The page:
Lightning

gatorsafe_icon_web_LIGHTNINGFlorida has more lightning deaths than any other state. In fact, lightning kills more people in Florida than all other direct weather hazards combined. Statistically, the most dangerous months for lightning in the state are June, July, and August in association with the summer thunderstorms.

What to Know

If you hear thunder or see lightning – When Thunder Roars, Go Indoors

What to Do

  • Stop all outdoor activities.
  • Seek shelter inside a substantial building or a hard-topped vehicle, but not in a convertible or golf cart
  • Avoid open high ground and isolated large trees
  • Avoid water (such as swimming pools, lakes, and rivers), beaches and boats
  • Stay away from doors, windows, and metal objects such as pipes or faucets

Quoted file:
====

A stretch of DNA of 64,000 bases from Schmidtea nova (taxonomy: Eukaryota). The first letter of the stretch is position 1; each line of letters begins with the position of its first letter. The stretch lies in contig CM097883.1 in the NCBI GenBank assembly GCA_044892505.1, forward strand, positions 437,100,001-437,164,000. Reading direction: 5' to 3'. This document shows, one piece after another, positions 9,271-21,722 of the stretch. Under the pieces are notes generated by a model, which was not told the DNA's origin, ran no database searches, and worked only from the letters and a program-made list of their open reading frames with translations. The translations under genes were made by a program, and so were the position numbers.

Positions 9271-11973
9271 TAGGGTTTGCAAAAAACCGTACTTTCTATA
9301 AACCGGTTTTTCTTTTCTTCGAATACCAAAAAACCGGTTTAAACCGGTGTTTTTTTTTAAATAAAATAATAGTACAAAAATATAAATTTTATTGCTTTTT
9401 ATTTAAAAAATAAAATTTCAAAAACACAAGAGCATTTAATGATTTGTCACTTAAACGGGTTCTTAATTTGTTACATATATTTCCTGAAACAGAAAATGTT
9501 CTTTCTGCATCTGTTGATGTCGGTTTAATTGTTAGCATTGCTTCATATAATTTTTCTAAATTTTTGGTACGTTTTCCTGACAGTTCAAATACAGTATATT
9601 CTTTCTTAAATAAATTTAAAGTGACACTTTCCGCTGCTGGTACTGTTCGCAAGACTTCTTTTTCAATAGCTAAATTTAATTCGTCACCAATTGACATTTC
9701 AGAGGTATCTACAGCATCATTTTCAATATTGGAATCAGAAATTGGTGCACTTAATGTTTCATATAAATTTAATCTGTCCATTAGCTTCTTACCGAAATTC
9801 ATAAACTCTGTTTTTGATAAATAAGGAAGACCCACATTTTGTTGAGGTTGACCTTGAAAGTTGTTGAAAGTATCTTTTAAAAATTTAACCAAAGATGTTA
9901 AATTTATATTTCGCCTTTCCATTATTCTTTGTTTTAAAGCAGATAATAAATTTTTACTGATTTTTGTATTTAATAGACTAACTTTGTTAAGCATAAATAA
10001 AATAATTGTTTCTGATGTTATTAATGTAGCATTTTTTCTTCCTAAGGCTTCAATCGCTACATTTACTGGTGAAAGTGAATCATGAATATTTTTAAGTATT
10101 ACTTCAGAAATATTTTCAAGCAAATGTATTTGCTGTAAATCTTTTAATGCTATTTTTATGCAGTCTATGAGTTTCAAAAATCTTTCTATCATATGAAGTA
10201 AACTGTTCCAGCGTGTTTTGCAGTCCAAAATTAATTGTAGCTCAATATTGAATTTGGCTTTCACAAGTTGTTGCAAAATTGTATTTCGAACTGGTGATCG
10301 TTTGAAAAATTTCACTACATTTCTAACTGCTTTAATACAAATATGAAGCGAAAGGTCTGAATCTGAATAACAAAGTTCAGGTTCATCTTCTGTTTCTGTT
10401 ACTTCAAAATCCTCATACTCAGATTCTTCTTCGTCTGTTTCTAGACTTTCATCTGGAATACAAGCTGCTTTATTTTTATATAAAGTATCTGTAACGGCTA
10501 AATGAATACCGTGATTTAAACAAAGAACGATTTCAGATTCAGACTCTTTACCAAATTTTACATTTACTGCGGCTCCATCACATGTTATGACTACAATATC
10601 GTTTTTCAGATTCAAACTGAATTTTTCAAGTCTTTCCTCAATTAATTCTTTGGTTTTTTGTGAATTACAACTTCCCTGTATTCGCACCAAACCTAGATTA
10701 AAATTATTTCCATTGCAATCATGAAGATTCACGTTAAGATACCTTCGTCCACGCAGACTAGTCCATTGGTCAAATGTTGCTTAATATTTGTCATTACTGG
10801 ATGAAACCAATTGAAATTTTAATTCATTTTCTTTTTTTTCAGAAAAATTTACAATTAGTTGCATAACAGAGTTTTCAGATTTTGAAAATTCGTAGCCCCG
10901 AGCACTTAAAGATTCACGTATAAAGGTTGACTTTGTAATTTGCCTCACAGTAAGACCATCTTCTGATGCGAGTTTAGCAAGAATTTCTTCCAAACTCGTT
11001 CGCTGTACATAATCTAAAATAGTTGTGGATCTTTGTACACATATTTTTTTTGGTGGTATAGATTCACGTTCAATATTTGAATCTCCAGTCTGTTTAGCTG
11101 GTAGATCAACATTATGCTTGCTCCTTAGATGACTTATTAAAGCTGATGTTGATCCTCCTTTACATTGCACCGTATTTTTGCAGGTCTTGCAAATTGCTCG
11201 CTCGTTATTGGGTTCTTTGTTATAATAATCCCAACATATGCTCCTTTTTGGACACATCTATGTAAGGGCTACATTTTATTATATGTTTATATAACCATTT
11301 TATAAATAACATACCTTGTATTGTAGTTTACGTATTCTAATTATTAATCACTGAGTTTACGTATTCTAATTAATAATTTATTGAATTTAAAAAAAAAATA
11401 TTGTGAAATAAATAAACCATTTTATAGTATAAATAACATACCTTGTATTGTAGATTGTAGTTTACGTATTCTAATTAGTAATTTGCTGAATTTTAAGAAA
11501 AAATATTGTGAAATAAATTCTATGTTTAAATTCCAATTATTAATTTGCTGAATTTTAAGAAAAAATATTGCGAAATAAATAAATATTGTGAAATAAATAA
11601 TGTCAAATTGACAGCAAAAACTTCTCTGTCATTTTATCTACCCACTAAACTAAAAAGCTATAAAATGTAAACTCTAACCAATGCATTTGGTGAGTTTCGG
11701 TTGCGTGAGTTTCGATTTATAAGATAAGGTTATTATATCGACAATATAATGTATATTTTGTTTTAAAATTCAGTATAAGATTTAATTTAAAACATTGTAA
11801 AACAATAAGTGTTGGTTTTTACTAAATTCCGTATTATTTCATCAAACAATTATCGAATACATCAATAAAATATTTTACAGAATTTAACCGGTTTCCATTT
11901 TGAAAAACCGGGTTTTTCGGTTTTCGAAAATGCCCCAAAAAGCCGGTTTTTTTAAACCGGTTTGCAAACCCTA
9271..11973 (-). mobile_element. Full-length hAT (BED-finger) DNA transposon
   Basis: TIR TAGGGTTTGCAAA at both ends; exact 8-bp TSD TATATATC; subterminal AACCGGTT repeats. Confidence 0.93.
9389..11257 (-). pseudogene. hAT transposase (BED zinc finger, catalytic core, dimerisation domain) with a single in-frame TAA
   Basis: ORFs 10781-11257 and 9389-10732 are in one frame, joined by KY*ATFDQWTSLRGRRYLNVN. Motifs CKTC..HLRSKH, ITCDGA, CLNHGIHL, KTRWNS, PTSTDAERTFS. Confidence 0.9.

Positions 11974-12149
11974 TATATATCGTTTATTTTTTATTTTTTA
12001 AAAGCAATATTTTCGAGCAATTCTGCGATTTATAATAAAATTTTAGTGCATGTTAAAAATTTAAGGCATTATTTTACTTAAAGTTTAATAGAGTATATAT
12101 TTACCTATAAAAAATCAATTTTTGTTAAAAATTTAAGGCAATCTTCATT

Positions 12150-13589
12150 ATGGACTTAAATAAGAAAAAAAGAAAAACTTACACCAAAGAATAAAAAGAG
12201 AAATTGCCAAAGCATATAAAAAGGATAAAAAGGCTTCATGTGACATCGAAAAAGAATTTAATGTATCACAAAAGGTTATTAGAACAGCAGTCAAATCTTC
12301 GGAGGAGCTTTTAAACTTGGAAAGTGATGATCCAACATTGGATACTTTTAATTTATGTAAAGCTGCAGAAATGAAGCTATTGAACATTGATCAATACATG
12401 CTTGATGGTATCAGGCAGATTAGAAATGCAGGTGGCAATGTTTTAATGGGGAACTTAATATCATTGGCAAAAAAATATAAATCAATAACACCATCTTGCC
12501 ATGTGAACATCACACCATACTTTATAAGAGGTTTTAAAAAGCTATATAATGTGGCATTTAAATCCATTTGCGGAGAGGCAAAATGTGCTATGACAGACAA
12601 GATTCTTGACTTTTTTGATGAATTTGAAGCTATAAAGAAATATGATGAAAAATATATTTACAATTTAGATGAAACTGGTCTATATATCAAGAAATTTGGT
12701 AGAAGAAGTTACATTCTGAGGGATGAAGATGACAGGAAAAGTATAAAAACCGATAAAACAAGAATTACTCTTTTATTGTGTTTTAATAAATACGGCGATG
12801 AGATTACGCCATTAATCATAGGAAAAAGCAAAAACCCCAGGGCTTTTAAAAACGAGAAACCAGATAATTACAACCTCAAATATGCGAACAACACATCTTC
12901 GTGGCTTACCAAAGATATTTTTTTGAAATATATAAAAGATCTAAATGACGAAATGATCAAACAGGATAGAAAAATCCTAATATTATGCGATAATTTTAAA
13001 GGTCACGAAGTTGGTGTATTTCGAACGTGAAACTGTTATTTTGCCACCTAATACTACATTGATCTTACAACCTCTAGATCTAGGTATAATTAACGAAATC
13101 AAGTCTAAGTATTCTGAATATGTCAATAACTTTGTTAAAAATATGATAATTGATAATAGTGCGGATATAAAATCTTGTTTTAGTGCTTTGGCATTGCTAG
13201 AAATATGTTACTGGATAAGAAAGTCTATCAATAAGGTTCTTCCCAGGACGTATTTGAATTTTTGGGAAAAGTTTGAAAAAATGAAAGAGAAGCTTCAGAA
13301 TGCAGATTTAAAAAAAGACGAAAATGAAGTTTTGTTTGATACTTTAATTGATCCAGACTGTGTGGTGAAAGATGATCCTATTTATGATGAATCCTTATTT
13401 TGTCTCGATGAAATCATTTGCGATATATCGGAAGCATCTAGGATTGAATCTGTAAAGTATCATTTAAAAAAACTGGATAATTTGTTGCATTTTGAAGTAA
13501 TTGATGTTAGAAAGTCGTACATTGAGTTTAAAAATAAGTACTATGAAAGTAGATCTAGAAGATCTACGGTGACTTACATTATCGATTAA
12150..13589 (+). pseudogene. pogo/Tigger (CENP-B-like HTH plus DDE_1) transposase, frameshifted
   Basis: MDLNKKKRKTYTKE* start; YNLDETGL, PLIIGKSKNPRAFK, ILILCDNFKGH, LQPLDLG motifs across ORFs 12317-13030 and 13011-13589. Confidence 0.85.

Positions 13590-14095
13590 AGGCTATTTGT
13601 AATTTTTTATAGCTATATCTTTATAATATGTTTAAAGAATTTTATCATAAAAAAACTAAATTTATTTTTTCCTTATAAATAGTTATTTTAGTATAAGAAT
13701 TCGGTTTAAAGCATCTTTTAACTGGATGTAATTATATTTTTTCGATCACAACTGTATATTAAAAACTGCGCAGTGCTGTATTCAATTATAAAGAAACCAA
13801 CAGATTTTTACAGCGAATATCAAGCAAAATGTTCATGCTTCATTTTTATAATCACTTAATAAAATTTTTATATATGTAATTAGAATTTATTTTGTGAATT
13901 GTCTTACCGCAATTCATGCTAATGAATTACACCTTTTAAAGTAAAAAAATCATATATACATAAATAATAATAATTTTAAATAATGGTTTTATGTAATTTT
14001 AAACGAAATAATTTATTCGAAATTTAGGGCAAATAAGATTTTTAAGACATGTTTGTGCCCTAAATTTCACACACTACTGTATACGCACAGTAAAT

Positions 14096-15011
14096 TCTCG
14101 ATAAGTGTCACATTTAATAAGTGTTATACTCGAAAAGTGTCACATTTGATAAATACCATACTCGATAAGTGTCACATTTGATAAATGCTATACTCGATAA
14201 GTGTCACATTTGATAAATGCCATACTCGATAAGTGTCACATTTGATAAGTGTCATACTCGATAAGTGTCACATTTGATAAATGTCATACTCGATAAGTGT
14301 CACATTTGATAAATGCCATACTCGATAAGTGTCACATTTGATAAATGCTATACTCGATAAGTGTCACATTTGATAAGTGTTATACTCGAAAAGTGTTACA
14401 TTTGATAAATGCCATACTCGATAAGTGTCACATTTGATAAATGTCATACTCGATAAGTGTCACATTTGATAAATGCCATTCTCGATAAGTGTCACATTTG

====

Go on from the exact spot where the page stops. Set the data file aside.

• Monitor your NOAA All Hazards Weather Radio
  • Use the 30-30 rule for outdoor activity

The 30-30 Rule
30 Seconds: Count the seconds between seeing lightning and hearing thunder. If this time is less than 30 seconds, lightning is still a potential threat. Seek shelter immediately.
30 Minutes: After the last lightning flash, wait 30 minutes before leaving the shelter.

If Someone is Hit by Lightning:

  • Call 9-1-1. Provide directions and information about the lightning strike and victim(s).
  • Give first aid. Do not delay CPR if the person is unresponsive or not breathing.
  • If possible, move the victim to a safer place. Lightning can strike twice. Don’t become a victim.

You can tell how far away lightning is by counting the seconds between
seeing the lightning flash and hearing thunder. For every five seconds
you count, lightning is one mile away.

Source: Department of Emergency Management

Resources: 

UF Weather Hazards/Lightning
https://emergency.ufl.edu/weather-information/hazards/lightning

National Weather Service Lightning Safety Tips and Resources
https://www.weather.gov/safety/lightning

Florida Hazardous Weather Guide
https://www.floridadisaster.org/hazards/lightning/

Version Date: 08/2016